As I mentioned here, Liam began high school this year, and aside from the emotional strangeness of entering his final years at home, I find myself stretched in a new way to meet the needs of a high school, junior high, and grammar school under one roof. It changes so quickly. They change so quickly. While I am no longer having to consider nap-times or potty training, I am now considering PSATs and college admissions and keeping transcripts right alongside reading and spelling lessons and experiential learning for my younger two.

I’m mentioning this because you’ll notice the shift here, even as I write out the resources we’re using this year. The boys are both in the Challenge program with Classical Conversations (at their request), and following a designed, socratic-style curriculum with a once/week classroom seminar. Their learning feels like an organic step from our home toward preparation for the college years, learning how to plan for deadlines, how to study or annotate a book, how to take notes in a class, how to form an argument and listen/respond to someone else’s, etc. Although the content they will be studying this year is selected ahead of time, the quality of what they learn is still largely dependent upon them, so they are slowly learning how to manage time and take responsibility for their education in a new way. Their descriptions below will feel more robust than the girls right now, simply because their curriculum is designed ahead of time, and the girls, who are still learning in a more self-directed manner appropriate to their ages are not. We will add activities or reading to their year more naturally as we go, instead of planning the entire course on the front end (which in past years has been too cumbersome for our home).

As for the way these two paths intersect in our home, I spend more time with the girls in their learning, whereas the boys are working far more independently. I am available to answer questions and help both the boys during the day, and I work with each of them on one seminar of their choice each day. All four children are still using Saxon math, and I will say, these teaching videos are life-saving for me!


Liam / Ninth Grade

Liam will began Classical Conversations Challenge 1 program this year. It’s a 30 week, one day/week program with seminar style classes, classical pedagogy, and a Christian worldview. There are six seminars covered each year in Logic, Grammar, Science, Rhetoric, Exposition/Composition, and Debate, although the specific content changes at each level. This year, the content will build around American government, economics, and literature. He will study (and memorize selection from) several American documents, the history and foundations of the US government and economy, read 20+ American novels, short stories, and essays exploring the relationship between government and freedom, which will also be the fodder for his writing of persuasive papers with the help of this writing curriculum. He will continue with Latin studies and also study drama and music theory, reading his first full-text Shakespearean play, The Taming of the Shrew, three different times over the year with his class, and separately studying the connection between math and music. For math, we’ll continue with Algebra 1 and will use these teaching videos to help him with greater understanding, self-teaching, and review. Math is still his most challenging subject, but he’s committed to learning how to do it, which I love! He will also study Physical Science, learning to study from a textbook for the first time and also how to keep a formal lab notebook and write lab reports. Although some parts of the class divert from my own style (and pace!), this will be Liam’s third year in the Challenge program, and he absolutely loves it. His academic workdays are as full as they sound, and although it’s a lot to manage, he is rising to the occasion. The structure has been so good for the both of us in different ways. Plus, at almost fourteen, I’m grateful for him to have a peer class experience without other family members. He is also playing basketball this year, which has been good for so many reasons, and will be wrapping up his summer lawn business with Burke very soon.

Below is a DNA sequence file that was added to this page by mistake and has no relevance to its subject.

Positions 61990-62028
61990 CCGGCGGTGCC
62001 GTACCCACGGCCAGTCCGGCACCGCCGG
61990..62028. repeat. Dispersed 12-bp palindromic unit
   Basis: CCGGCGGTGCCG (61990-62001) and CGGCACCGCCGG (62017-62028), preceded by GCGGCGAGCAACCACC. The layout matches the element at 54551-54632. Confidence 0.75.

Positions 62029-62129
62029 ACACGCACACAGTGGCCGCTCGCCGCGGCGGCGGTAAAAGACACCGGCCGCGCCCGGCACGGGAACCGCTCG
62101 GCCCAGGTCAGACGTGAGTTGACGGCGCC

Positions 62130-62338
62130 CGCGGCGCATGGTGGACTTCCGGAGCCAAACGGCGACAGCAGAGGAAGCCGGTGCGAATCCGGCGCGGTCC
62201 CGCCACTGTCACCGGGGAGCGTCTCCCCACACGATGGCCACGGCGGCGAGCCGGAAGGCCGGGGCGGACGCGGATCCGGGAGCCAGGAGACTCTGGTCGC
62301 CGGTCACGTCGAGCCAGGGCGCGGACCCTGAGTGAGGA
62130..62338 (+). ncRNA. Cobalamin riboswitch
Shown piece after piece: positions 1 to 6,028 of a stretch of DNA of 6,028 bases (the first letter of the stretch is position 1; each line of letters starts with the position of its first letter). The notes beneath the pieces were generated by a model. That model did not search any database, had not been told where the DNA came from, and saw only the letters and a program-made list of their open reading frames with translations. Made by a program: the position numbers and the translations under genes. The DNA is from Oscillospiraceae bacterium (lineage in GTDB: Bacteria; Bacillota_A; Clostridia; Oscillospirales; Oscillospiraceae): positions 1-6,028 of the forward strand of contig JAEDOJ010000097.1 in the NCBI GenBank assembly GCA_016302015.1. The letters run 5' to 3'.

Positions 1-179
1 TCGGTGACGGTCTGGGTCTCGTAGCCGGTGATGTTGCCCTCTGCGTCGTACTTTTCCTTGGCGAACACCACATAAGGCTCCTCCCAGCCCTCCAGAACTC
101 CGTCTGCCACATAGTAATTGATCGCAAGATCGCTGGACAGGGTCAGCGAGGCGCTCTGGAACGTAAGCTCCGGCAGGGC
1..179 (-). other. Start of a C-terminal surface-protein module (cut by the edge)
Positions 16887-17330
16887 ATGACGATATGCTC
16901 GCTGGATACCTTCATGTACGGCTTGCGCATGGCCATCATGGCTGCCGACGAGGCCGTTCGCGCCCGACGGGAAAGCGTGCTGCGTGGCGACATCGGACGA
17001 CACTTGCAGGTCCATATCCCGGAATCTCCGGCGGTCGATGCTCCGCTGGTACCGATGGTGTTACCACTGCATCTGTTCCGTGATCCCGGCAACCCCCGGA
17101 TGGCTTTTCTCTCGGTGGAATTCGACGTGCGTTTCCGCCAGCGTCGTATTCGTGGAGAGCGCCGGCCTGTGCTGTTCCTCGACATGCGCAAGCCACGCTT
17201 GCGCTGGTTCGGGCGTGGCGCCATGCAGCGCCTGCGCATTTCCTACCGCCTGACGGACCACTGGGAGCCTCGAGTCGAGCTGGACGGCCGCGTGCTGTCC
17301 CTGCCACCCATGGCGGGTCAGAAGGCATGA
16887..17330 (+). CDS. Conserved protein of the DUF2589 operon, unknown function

Burke / Seventh Grade

Burke is beginning his first year in the CC Challenge program in Challenge A, at his choice, and he is also loving it! The seminar style learning and six classical blocks are the same in his level, although the content serves more as an introduction to several skills that carry through the program. He will begin Latin studies this year and will begin learning the structure of persuasive writing and rhetorical argumentation using the Lost Tools of Writing. The content for these papers derive from the 10 novels he reads for the course, many of which are favorites he’s already read and loves (i.e. The Magician’s Nephew; The Lion, the Witch, and the Wardrobe; Carry on, Mr. Bowditch, The Door in the Wall; Amos Fortune, Free Man; Number the Stars, to name a few). Science will be similar to what he has been doing already at home, studying the natural world and anatomy, researching, writing a weekly paper with illustrations, and presenting to the class. He is learning how to study texts and use a highlighting system for retention and review. He is also studying cartography, one of his favorite seminars, slowly learning to trace the entire globe, labeling all of the countries, provinces, and major features by memory. Burke wasn’t interested to play a sport this year, but he is interested in music. We’re not able to do music lessons for him quite yet, but I’m wanting to help him learn the keyboard or a string instrument on his own, maybe? If anyone has thoughts, I’d appreciate to hear them.